Journalist leads are a system of opening lead agreements vs. no-trump contracts:

  • Ace from a very strong holding that requests partner to unblock a top honor, if he has one. For example, leading the ace from AKJT5 asks partner to play the queen. Without an honor to unblock, partner should give a count signal instead.

  • King from AK(x) or KQ(x) asks partner to give an attitude signal. Note that a low card (e.g. fourth best) should be led from a long suit like AKxx or KQxxx if trying to establish the suit.

  • Queen from any suit headed by QJT or KQT9. The lead of the queen from KQT9 is now considered a standard lead. It asks partner to unblock the jack if he has it.

  • Jack from any suit headed by JT. The jack denies a higher honor, and is NOT led from interior sequences such as AJT9.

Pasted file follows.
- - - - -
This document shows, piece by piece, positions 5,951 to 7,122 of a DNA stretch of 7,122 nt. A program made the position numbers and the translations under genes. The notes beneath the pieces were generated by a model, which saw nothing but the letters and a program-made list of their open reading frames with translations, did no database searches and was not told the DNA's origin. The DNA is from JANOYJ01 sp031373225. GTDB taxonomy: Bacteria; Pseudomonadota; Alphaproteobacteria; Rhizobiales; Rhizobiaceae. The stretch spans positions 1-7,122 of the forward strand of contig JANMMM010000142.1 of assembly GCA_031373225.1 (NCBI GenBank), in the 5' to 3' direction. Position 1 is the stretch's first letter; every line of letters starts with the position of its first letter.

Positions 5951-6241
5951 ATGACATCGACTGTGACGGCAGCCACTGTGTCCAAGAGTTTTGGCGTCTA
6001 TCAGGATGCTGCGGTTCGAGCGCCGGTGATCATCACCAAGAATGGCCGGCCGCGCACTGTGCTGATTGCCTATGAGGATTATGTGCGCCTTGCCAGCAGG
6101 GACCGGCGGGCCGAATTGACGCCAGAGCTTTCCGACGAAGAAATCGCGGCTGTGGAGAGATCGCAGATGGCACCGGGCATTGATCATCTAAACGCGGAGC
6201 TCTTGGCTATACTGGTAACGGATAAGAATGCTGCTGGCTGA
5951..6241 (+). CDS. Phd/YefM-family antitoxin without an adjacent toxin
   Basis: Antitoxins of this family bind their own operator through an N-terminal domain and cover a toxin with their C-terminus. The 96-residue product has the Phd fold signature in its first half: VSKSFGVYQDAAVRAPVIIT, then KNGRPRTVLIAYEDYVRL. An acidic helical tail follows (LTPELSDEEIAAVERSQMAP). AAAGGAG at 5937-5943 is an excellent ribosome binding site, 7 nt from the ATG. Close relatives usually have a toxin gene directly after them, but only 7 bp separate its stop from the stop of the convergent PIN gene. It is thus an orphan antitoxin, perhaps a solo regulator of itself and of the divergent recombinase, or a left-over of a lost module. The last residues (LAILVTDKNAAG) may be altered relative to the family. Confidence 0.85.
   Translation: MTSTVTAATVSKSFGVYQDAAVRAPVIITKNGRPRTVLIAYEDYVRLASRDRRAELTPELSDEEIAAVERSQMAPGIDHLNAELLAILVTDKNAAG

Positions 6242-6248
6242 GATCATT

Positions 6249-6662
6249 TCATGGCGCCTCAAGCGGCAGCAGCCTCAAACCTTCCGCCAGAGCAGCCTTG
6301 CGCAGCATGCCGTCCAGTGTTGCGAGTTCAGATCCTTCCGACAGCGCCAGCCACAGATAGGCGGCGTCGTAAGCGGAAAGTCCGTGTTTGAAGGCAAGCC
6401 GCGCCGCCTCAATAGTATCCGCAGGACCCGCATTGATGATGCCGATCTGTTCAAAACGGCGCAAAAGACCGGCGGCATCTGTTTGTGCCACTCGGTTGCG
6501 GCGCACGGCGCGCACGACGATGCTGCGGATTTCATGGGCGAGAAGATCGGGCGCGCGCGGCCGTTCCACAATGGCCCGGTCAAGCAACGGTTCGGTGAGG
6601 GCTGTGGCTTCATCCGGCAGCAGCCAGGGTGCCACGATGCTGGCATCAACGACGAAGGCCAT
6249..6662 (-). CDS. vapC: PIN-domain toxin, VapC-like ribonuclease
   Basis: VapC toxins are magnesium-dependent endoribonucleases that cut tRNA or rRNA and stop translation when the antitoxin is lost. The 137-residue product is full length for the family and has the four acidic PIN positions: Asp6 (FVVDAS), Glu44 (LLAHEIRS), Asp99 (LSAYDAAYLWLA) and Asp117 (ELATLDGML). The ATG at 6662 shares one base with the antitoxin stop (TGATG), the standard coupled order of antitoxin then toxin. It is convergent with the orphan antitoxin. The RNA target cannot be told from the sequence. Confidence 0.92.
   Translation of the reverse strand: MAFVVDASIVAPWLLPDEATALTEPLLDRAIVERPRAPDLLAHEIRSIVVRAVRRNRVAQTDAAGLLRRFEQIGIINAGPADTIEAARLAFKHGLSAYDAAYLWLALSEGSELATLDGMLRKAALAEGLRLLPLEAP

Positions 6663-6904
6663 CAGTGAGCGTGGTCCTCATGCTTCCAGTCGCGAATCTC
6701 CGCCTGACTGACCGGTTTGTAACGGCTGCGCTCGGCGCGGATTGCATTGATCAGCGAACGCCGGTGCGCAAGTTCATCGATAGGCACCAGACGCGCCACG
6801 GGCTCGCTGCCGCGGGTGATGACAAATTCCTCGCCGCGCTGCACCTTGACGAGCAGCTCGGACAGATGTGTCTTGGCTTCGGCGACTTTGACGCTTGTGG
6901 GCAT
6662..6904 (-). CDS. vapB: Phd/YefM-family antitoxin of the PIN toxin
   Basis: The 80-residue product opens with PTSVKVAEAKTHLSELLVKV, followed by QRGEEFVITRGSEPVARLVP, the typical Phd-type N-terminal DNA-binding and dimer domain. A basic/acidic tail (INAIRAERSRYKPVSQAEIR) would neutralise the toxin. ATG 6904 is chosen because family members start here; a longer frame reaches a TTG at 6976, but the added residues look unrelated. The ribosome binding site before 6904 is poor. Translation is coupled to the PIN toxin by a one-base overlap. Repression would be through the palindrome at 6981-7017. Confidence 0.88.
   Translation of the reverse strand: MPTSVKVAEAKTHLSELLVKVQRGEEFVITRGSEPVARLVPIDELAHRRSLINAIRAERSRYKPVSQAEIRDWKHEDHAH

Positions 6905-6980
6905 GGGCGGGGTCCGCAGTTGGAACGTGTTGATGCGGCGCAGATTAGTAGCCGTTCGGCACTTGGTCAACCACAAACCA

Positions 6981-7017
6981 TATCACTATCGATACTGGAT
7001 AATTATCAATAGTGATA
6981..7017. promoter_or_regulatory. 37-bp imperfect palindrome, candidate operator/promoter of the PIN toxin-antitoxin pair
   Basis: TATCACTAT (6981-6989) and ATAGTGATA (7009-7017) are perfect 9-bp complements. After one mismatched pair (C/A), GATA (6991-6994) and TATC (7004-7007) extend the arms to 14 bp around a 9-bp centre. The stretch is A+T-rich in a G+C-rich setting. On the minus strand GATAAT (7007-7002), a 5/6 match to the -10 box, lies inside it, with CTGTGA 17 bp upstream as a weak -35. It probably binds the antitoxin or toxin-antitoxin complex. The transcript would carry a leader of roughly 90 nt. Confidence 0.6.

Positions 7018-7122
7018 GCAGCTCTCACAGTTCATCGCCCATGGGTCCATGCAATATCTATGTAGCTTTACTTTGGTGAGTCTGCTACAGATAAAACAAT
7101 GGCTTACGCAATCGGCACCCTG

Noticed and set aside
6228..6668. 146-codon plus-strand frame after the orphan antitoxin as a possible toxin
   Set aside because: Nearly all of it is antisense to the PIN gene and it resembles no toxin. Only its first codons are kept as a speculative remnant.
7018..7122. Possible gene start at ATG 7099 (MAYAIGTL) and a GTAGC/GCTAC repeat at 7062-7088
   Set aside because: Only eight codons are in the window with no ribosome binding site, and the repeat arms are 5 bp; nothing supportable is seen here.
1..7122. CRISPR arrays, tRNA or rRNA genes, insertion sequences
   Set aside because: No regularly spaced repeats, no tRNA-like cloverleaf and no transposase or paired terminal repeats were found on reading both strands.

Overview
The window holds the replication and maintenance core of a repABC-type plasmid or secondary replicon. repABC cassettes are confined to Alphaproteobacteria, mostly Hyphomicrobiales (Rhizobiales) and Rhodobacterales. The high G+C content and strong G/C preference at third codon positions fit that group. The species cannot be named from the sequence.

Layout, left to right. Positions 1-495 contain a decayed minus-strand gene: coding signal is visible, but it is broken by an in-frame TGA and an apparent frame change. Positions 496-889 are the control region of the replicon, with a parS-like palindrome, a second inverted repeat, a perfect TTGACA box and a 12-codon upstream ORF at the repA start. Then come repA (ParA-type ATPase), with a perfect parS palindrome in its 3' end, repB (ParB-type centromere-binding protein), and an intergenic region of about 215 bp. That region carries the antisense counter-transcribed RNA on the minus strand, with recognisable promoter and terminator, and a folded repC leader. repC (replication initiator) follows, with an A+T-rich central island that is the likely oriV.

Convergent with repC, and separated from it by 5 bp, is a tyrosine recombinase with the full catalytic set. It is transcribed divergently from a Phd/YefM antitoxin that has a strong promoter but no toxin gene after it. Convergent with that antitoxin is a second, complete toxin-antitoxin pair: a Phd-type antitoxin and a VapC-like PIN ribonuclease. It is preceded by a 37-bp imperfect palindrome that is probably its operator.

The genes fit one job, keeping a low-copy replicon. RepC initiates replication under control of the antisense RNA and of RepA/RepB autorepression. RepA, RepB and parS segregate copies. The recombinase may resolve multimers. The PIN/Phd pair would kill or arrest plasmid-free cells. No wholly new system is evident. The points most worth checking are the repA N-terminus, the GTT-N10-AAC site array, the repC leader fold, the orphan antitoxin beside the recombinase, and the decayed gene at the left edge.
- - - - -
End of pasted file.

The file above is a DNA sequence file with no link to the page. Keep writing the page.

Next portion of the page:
• Ten from any interior sequences headed by the ten. Examples: AT95, KT98, QT954. The ten guarantees a higher non-touching honor, i.e. the ace, king or queen.

  • Nine from any suit headed by the T9. Examples: T95, T932.

  • Lower spot cards are third and fifth leads.


Journalist leads derive their name from their original source of publication, "The Bridge Journal" magazine in the 1960s.

See also

  • 0 or 2 higher leads
    An approach whereby the lead of a 10 or 9 suggests zero or two higher honor cards.

  • Ace from Ace-King
    The practice of leading the ace when holding the ace and king of a suit.

  • Fourth-best leads
    The practice of leading the 4th-highest card from a 4-card holding or longer.

  • Jack denies, Ten implies
    A lead agreement whereby the jack denies a higher honor, but the 10 does not.

  • MUD
    The practice of leading the middle card from three small cards.

  • Rusinow leads
    The practice of leading the second-ranking honor from any two honors like A-K or K-Q.

  • Standard leads
    A table of standard leads against suit and no-trump contracts.

  • Third and fifth leads
    The practice of leading the 3rd or 5th highest card from a long suit.